The em­pha­sis on raw, race car func­tion­al­ity is what Mar­cus takes the most pride in, so he couldn’t sell the work­man­ship short with a messy-look­ing ex­te­rior. Face value is, af­ter all, what suck­ers you in to take a closer look at the finer de­tails that are worth por­ing over. To that end, a set of Rocket Bunny Pan­dem E36 over­fend­ers, a MS Fi­bre­glass M Sport front bumper, and a Bay Speed rear bumper were mocked up, and the whole lot was towed to GT Refin­ish­ers for good friend Ben to coat in layer af­ter silky layer of Porsche 964–sourced mint green paint. Fin­ished off with a hand­made car­bon-fi­bre front split­ter that dou­bles as a flat un­der­tray, cus­tom car­bon-fi­bre rear dif­fuser, and a cus­tom duck­tail spoiler, this thing looks 100 per cent race car.

It’s not only skin deep, ei­ther, as you will know by now. If you were to phys­i­cally strip the E36 back to a bare shell, in a way th­ese words can’t, you’d dis­cover lay­ers — the orig­i­nal steer­ing col­umn re­lo­ca­tion bracket, the par­cel tray rep­re­sent­ing Mar­cus’s first at­tempt at car­bon fi­bre, and the beau­ti­fully TIG-welded lob­ster­back exhaust and in­take pip­ing. It’s not just a race car but a rolling di­ary of one man’s quest to build his vi­sion of au­to­mo­tive per­fec­tion.

Though it’s yet to drive un­der its own power, thanks to a stuck apex seal dis­cov­ered painfully close to dead­line, the RE­union date was some­how achieved against odds the TAB wouldn’t be com­fort­able with. Call it what you want — de­ter­mi­na­tion of will, sheer bull-headed stub­born­ness, or me­chan­i­cal ob­ses­sion bor­der­ing on lu­nacy. If you’re read­ing this, you’ll un­der­stand that drive to fin­ish on your own terms, with no com­pro­mise. Some things are worth wait­ing for …

Mar­cus isn’t ly­ing when he says the only un­mod­i­fied parts on the car are the rear Hardrace con­trol arms. The whole process was about learn­ing the skills needed to cre­ate the things he vi­su­al­ized for the build, which is truly one of a kind. you will not find a sin­gle part of the car that hasn’t been mod­i­fied or built from scratch

SUP­PORT STRUTS: (F) Mo­mow­erks chro­moly hous­ing, Koni 8611 dou­ble-ad­justable in­serts, 750lB King Springs, Koni cam­ber plates; (R) Koni sin­gle-ad­justable in­verted coilovers, 450lB King Springs BRAKES: (F) Brembo four-pot calipers, DBA slot­ted ro­tors, TTT Auto Engi­neer­ing adap­tors, var­i­ous race pads, braided lines; (R) dual Brembo two-pot calipers, TTT Auto Engi­neer­ing adap­tors, var­i­ous race pads, braided lines EX­TRA: Seam-welded chas­sis, Quest Fab­ri­ca­tion eight-point roll cage, Mo­mow­erks front bash bar and rear cra­dle DRIVELINE GEARBOX: Jerico DR4 four-speed, mod­i­fied mag­ne­sium adapter, S4 RX-7 bell­hous­ing CLUTCH: Quar­ter Master rally-type twin-plate FLYWHEEL: Chro­moly DIFF: KBM-built BMW 210mm LSD, BMW Mo­tor­sport 3.9:1 ra­tio crown wheel and pin­ion EX­TRA: Mo­mow­erks solid diff mount, Tuner Mo­tor­sport al­loy sub­frame bushes, braced and stitch-welded sub­frames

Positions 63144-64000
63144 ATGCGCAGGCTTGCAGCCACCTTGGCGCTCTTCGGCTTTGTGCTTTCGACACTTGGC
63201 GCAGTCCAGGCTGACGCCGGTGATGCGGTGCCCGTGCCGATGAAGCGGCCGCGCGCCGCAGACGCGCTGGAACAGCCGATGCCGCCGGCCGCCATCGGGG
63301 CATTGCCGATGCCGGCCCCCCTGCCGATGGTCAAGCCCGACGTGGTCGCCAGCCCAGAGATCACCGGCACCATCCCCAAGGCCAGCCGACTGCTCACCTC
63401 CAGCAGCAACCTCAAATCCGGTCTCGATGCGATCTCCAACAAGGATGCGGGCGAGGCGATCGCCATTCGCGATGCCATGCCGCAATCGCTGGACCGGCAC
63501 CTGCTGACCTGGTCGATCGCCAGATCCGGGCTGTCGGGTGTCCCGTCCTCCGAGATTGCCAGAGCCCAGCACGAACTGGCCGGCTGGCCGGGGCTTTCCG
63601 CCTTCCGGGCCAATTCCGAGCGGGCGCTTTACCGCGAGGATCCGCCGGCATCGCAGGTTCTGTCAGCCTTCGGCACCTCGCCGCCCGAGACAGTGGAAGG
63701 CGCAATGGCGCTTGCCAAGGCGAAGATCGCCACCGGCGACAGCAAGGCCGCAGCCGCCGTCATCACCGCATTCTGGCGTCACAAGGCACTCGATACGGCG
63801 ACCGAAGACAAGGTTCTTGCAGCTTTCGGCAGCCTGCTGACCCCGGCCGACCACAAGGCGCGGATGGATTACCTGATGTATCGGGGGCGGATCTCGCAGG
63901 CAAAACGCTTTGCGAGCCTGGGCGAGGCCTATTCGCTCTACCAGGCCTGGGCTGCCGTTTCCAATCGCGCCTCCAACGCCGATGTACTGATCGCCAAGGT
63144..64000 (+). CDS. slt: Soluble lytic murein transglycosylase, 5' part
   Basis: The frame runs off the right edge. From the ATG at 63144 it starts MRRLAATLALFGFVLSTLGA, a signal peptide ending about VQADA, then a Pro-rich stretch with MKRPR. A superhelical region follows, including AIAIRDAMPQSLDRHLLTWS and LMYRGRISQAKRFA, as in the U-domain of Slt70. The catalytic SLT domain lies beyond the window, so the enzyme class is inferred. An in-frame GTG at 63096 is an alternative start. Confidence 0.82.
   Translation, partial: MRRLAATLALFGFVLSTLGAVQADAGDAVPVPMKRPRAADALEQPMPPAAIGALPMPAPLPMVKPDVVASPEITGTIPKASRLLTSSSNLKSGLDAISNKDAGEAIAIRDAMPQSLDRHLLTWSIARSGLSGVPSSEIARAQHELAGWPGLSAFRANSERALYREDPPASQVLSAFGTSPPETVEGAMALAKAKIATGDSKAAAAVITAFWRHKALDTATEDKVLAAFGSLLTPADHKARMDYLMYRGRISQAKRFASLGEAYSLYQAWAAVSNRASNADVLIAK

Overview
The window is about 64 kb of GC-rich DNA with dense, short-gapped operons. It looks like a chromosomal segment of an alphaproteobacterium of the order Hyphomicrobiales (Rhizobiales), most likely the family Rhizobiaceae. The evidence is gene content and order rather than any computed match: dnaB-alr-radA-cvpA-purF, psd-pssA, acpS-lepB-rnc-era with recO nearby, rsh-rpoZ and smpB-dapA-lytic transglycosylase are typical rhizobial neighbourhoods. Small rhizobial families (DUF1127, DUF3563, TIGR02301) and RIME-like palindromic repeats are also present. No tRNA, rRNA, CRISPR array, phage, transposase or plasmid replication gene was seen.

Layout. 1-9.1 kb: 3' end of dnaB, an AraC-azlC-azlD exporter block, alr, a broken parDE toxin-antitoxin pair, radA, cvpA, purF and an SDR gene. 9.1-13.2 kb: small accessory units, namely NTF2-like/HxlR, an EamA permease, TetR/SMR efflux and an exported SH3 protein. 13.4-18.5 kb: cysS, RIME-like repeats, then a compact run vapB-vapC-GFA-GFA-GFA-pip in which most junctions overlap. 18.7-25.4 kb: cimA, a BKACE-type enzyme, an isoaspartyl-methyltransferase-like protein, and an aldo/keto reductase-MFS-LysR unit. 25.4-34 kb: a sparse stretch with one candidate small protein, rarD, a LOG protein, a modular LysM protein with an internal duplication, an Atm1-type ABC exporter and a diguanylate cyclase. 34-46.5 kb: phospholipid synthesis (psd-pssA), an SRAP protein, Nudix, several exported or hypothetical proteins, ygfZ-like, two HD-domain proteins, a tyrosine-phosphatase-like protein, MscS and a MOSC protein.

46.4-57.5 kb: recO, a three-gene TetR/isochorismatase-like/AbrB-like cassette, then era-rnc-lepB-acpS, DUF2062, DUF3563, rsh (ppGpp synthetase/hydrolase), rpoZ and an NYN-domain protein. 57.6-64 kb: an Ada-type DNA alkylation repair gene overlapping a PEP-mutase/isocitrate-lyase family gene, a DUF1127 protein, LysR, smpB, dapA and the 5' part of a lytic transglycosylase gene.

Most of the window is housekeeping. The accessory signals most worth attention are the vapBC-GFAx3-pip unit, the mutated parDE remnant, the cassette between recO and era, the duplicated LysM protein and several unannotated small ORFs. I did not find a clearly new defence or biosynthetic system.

HEART EN­GINE: Mazda 13B turbo, 1300cc, twin-ro­tor BLOCK: Bridge­ported S4 plates, 12mm stud kit, en­larged dow­els, S8 side seals, un­break­able apex seals, light­ened S4 ro­tors, pol­ished crank, MFR oil pump, en­larged and baf­fled sump IN­TAKE: Mod­i­fied S6 up­per and lower in­take, S6 throt­tle body, Holl Rac­ing el­bow, Bosch idle-speed con­troller, stain­less-steel lob­ster-backed in­take, HKS pod fil­ter EXHAUST: Four-inch stain­less-steel oval, side-exit cus­tom muf­fler (not used of­ten) TURBO: BorgWarner S300SX, stain­less-steel twin-scroll man­i­fold WASTEGATE: Twin Tur­bosmart Comp­gate 40 BOV: TiAL 50mm FUEL: Dual in-tank Bosch 044 main pumps, Green Broth­ers Rac­ing (GBR) in-tank sock fil­ters, cus­tom tank mount, SX in-line fil­ters, SX fuel-pres­sure reg­u­la­tor, In­jec­tor Dy­nam­ics ID1000 pri­mary in­jec­tors, In­jec­tor Dy­nam­ics ID2200 sec­ondary in­jec­tors, cus­tom fuel-rail kit, Bosch fuel tem­per­a­ture and pres­sure sen­sors, Speed­flow Te­flon braided lines, AN fit­tings through­out IGNITION: Dual Link ig­n­i­tors, Bosch HEC coils, NGK plugs, cus­tom leads ECU: Link G4+ Xtreme COOL­ING: GBR oil cooler, cus­tom in­ter­cooler, Fenix Per­for­mance in­ter­cooler core, mod­i­fied Fenix Per­for­mance ra­di­a­tor, cus­tom swirl pot, Davies Craig EWP150, Spal 3500cfm thermo fan, Speed­flow bleeds EX­TRA: Cus­tom catch-can, 150A race al­ter­na­tor, MR2 power-steer­ing pump, car­bon-fi­bre duct­ing

SHOES WHEELS: 18x10.5-inch (-15) Enkei RPF1 TYRES: 285/645R18 Pirelli slick